Limited life of the market maker

Discussion in 'Order Execution' started by lebowski, Feb 27, 2004.

  1. lebowski


    NITE's (as well as SCH's, Dempsey's, etc) market making segment has experienced quickly dropping revenue capture per share. Sure, vol has decreased, but are there other long-term forces going on to decrease their profitability?

    How is trading from a principal basis (without enjoying the monopolistic setup of an NYSE specialist) changing?

    Why not just send an order to agency based ECN who isn't going to screw with my order?

    Not clear to me why principal based markets maker are going to be able to hang around for long.
  2. I work for a competitor of NITE, and I have to agree. The profits margins are WAY down, and expenses are up (due to more per ticket charges (decimals).. Plus customers penny you on prints. instead of making .05 when deciamlization first took place, customers now let you make .02-.04, sometimes .01 /share on the prints...

    Having said that, there will always be a niche,. For example, many buy-side firms send out baskets (too many stocks for teh buyside guy to trade at once) and we can handle this. Also, opening and closing order business is popular.

    The future is pretty dim though. I am exploring other options as we speak.
  3. Program trading comprises roughly 1/3 of buy-side flow these days versus 5% in the late nineties. As this number increases and smaller order sizes change the dynamics of block trading, the "traditional" market making model may be increasingly challenged. "Algorithmic trading" seems to be the catchphrase of the day. It would be interesting to fast-forward five years and see how human sell-side traders are adding value to the marketplace. Perhaps their skillset will shift much more towards quantitative analysis and pseudo-programming.
  4. lebowski


    How does an increase in program trading negatively impact the profitability of specialists & market makers (those who provide liquidity)? I've read many times it does, but can't find precisely why.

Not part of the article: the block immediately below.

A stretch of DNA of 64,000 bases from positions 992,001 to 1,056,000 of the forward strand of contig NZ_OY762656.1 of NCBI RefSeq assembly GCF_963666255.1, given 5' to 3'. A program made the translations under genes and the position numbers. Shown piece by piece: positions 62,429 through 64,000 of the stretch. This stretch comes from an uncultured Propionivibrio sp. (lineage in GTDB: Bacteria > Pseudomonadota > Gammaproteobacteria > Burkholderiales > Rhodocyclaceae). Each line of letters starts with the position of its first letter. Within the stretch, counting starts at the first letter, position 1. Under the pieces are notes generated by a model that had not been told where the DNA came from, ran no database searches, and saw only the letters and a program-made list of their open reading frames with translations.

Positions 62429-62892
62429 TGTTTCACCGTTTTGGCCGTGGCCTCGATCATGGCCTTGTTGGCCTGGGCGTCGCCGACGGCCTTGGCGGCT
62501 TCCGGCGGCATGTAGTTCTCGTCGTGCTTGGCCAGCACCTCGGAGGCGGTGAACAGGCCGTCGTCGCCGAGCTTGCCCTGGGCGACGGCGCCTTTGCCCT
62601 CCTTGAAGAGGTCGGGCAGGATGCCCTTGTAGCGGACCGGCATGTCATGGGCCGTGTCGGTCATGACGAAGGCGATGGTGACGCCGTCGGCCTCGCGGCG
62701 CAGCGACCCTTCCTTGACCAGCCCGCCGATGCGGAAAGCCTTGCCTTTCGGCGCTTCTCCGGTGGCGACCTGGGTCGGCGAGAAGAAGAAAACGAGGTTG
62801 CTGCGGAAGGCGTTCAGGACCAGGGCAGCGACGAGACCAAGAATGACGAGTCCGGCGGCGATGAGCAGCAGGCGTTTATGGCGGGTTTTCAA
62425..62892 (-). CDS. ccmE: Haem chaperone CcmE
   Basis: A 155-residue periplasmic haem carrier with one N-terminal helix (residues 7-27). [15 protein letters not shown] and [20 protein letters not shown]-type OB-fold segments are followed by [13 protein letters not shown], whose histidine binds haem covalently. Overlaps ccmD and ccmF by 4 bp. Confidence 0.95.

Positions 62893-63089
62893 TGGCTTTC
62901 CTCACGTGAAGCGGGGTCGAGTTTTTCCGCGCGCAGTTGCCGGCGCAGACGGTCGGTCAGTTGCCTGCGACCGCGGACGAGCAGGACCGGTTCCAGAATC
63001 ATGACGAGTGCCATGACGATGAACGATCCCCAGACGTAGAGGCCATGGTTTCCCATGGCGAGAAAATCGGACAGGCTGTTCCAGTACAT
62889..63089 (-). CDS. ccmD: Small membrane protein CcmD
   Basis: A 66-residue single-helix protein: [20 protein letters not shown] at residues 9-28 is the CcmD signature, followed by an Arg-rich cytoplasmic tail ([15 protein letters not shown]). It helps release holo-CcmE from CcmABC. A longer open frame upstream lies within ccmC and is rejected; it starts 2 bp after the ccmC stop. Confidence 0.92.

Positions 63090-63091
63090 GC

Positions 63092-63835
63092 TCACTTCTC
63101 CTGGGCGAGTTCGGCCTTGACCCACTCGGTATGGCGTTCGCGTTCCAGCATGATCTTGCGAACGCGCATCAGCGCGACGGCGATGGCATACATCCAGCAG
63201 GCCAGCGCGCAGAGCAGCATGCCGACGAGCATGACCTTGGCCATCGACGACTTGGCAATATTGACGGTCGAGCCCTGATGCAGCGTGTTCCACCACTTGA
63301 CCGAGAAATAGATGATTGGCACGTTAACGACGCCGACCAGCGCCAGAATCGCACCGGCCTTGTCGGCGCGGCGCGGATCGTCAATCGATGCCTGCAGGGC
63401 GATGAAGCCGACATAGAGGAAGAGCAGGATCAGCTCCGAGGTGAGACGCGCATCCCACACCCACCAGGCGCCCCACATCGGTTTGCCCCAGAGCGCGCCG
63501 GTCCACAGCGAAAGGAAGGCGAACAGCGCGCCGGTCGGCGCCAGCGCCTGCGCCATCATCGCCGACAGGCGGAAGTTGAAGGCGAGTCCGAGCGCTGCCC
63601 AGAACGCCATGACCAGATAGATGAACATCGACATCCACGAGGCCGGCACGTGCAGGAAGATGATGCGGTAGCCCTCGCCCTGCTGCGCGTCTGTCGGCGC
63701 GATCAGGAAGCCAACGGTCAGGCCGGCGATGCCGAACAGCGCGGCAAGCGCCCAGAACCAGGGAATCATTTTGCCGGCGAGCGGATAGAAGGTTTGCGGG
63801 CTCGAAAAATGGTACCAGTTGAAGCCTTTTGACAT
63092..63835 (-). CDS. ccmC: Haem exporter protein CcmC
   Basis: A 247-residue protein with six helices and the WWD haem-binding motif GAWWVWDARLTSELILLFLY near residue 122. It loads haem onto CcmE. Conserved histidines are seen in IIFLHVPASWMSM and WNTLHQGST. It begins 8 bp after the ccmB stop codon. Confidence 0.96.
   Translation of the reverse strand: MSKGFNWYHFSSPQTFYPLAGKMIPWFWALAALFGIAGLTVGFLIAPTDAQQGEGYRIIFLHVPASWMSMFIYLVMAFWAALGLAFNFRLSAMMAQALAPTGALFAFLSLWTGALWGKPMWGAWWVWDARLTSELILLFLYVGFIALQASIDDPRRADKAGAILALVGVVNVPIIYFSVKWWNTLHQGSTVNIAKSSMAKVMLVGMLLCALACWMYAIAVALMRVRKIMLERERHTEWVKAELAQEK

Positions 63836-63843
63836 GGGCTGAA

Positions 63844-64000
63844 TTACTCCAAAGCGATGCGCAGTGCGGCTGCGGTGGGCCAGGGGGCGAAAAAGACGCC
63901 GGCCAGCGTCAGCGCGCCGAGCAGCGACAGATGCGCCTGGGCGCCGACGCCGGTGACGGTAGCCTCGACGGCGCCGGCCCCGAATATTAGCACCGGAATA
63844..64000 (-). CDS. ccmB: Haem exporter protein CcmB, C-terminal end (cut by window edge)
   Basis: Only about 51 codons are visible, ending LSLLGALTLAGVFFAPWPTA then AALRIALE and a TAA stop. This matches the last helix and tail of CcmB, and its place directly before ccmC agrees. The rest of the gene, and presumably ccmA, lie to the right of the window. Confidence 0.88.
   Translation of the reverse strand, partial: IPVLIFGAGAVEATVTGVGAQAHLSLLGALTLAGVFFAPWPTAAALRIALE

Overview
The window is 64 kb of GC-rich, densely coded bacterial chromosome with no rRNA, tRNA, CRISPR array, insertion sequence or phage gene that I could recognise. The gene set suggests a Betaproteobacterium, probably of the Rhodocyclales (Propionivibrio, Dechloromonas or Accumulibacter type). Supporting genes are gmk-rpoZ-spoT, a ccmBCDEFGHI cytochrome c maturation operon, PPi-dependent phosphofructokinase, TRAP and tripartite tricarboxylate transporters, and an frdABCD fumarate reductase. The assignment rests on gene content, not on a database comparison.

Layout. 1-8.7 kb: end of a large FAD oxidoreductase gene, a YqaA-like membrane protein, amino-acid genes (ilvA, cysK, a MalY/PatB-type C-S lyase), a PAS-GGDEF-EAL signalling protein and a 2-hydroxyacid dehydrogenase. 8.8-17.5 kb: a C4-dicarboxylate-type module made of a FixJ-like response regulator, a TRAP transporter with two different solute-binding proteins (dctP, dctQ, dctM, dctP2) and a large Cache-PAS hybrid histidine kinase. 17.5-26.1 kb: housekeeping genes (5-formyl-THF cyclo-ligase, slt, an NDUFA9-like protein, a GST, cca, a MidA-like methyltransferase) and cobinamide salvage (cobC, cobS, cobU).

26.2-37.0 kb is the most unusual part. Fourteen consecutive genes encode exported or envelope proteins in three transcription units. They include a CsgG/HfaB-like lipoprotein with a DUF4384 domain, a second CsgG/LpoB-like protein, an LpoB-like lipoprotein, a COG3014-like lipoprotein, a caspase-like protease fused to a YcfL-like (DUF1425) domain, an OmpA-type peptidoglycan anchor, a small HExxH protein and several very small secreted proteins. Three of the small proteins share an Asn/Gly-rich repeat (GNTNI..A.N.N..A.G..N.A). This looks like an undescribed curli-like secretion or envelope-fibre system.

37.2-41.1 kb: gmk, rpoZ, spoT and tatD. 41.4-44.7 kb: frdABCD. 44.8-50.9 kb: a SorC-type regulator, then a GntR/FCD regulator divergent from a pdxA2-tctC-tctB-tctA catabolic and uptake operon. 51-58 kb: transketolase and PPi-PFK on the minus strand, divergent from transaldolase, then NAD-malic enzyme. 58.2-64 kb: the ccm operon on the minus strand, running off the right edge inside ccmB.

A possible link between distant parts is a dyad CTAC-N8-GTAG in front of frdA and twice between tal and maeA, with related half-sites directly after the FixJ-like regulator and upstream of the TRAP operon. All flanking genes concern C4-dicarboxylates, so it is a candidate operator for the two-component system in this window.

Program trading has stablized to around 40% for past few quarters. What would drive this % to increase. How quick is growth rate?

    What are other reasons you see the liquidity providing market makers' role fading?

  5. One perspective on this is that as traders execute more trades using anonymous algorithmic strategies, market makers and specialist lose their primary advantage (seeing the order flow). That means they have less information available to make trading decisions and their risk increases. As risk increases and reward decreases (driven by tighter spreads/smaller execution sizes) the "traditional" market maker model becomes increasingly ineffective.

    Program/quantitative executions are on the rise for several reasons, primarily lower cost, anonymity, and execution quality. Regarding the latter, as spreads have shrunk, displayed liquidity has shrunk. That makes it harder to execute big trades without moving the stock. So more and more traders are using algorithms to slice up their orders into smaller bits and execute throughout the day "when the time is right." One innovator in this space is ATD:

    Whatever the case, market makers are a tough breed and will adapt to the new realities. Many market makers have already shifted their models to facilitate this type of flow, offsetting some or all of the decrease in their traditional business.
  6. I've been a mm for many years, until 2003. The MM as we know it is dead. Yes there wil always be a need for a human to provide liquidity and stand ready to buy and sell, but the head count will go way down (where there was 200 traders there will be 5). The black box method will prevail and firms will save saleries as well as have less liability worrying about a rouge trader etc
  7. lebowski


    Strong comments.

    What differences are you seeing in order flow? Where is it going to (ie; ECNs) and why? Not clear to me why there is a need for MMs except for illiquid stocks, which are largely the low priced and unprofitably traded OTC BB.
  8. Bingo. Black Box systems are currently being developed, and I believe they will be perfected soon.
  9. Order flow has diminshed. Over 3/4 of it (since 2 year ago) has gone to ECN's , and the order flow you DO get is purely relationship based, or in return for research..

    Since ECN's are so cheap, you can only make .01-.04 /share usually. Any more, and the client gets in trouble from there superior or their client, for NOT USING an ECN

    the ability for a trader to "add value" in a super-soes environment is next to impossible.

    To answer your question, there really isnt a need anymore.. ECNs can do it all, and do it all cheaper. Us market makers are a dying breed, hanging on to something that is going away...